Around the World in 80 Plates: Cuba Libre

In an effort to keep myself sane as I work through grad school, I’ve been looking for ways to entertain myself and get to know the city that I (kind of sort of) work in. While waiting for my metro one day, I spotted this ad for DC Restaurant Week.winter-rest-wk-2016

I had also been seeing ads for Sotatsu at the Sackler Museum (the Freer is closed for renovations).

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So I figured I’d make it a 2 for 1 deal and go to DC to check out the exhibit before it left, and get a bite to eat at the same time. I brought along Alesha to make it happen.

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To get to Sackler, we did a bit of ice climbing through the snow and mud, and into the garden.

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We saw a Charlie Brown Christmas tree.

Then we went to Sackler. The museum didn’t allow photos, but I can procure my favorite pieces from the exhibit. Sotatsu’s style went through numerous changes, from collaborative poetry pieces,

to landscapes,

His most famous work, called, “Waves at Matsushima”

to dragons,

to flowers,

and my personal favorite, a fat tiger and a dragon glaring at each other.

They’re purposely placed together to look at each other. Nice touch, Sotatsu.

Another one of the standout pieces wasn’t his own, but his own work referenced in a new work; his stuff was ‘sampled’ essentially.

By Ogata Korin.

Now that’s what you call a legacy. This screen, like many of the screens in this post, is much longer. Alesha and I started on the right of it, captured by the cats that are frollicking throughout the painting, then we were stuck on the nearby window, and then realized we were staring at Waves at Matsushima again, this time in someone else’s painting. Cool.

We then took our stab at drawing our own Sotatsu certified fans.

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IMG_9099 Some people are cheaters. I mean, this dragon o’er here is too perfect. That cat is too captivating. That Japanese flag’s sun is too round.

I added my own touch to this screen to commemorate the day. I did my own interpretation of Waves, Alesha added a poem.

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“Hey little fighter, So soon it will be brighter. Your day will soon come.”-Alesha sampled an artist of her own

Alesha and I then spent the day souvenir hopping throughout other museums. I regret not buying more dancing bells (can you really have enough?) and more jewelry, and I am still considering going back to certain spots and picking up some stuff.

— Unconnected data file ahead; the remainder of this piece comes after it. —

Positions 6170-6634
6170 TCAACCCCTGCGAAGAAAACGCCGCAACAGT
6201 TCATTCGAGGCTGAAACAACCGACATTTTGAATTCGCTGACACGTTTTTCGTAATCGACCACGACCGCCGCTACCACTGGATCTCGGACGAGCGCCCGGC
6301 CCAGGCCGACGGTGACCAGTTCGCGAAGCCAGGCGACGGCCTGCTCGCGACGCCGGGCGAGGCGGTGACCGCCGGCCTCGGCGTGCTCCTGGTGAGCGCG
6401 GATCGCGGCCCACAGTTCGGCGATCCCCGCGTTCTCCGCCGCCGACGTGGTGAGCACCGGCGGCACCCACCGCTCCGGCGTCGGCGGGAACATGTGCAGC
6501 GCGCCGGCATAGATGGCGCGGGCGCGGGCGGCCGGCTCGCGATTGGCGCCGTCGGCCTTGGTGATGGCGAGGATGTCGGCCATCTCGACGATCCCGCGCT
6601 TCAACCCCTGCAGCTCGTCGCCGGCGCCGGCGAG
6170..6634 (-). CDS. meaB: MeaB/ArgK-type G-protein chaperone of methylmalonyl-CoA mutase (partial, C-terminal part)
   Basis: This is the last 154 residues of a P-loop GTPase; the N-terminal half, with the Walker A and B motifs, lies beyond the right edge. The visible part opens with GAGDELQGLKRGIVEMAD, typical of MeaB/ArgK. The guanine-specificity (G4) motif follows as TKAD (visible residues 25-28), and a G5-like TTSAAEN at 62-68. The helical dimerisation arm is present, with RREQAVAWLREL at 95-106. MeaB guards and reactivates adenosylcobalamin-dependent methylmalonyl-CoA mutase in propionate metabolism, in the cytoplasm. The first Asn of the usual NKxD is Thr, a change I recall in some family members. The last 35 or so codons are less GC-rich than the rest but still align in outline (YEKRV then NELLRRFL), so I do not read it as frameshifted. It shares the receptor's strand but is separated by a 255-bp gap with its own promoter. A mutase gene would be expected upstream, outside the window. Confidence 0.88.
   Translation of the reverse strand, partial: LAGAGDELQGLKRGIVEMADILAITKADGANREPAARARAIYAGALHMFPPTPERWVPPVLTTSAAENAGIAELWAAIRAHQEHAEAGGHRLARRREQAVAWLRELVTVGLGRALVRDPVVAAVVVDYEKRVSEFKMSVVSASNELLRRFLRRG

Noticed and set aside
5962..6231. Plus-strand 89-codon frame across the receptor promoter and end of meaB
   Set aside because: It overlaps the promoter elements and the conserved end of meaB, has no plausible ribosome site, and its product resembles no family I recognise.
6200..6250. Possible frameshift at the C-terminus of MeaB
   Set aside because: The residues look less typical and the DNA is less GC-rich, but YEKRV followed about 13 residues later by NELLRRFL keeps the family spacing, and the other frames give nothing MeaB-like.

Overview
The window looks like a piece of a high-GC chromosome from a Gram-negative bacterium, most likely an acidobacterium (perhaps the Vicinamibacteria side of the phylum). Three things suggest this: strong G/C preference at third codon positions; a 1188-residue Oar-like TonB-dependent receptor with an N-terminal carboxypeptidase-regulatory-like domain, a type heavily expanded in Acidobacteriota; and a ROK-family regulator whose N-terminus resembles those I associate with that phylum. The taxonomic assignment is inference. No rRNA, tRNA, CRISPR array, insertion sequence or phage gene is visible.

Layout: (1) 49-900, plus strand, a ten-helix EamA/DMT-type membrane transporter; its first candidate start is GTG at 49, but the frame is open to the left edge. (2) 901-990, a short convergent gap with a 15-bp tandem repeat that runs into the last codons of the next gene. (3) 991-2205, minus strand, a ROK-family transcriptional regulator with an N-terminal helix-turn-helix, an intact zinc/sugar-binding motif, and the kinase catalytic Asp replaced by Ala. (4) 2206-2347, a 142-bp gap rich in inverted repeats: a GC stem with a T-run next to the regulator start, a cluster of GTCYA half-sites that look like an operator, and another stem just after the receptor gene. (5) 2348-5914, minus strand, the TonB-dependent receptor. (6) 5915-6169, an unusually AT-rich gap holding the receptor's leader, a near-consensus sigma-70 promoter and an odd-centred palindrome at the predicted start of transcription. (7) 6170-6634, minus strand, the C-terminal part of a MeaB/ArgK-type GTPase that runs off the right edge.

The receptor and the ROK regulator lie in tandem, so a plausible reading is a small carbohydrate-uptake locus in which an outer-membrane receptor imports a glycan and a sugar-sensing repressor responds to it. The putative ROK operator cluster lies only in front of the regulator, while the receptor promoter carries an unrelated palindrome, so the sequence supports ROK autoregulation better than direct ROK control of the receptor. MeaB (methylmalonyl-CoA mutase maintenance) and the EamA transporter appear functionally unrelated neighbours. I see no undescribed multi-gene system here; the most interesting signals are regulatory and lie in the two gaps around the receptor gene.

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I found great lighting in the metro, and took some selfies.
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And then we went to Cuba Libre.IMG_9113Out of all the restuarants participating in Restaurant Week, I chose Cuba Libre because they had a really long drink menu, and a pork option that sounded awesome.

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I chose a spicy caipirinha.

They also had amazing bread, and amazing (mango) butter.
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The lighting in Cuba Libre is very dim,

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I forgot to brighten this photo. They put pork rinds on top of this pulled pork dish. IT WAS HEAVENLY.

the music is very loud, and the room is very…loud as well. I got the distinct Las Vegas casino vibes from it. That very familiar packaging of cultural pieces and putting them together like Legos somewhere else.

IMG_9122Rustic building faces? Check. Vintage portraits and pictures of Cuban life? Check. Cuban cigars? Check, please!

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Our bill came in a cigar box.

In the end, my lookover of the drink menu was a moot point. I ate too much, immediately realized I could only handle one drink, regretted all the bread I ate, took back that regret and relished in the bread I ate. So on and so forth. Alesha and I walked off the food on the way back home, and I began plotting out my return back to eat more.

Join me soon for our return to MAGfest!

Tchau,

Tina

 

Kristina

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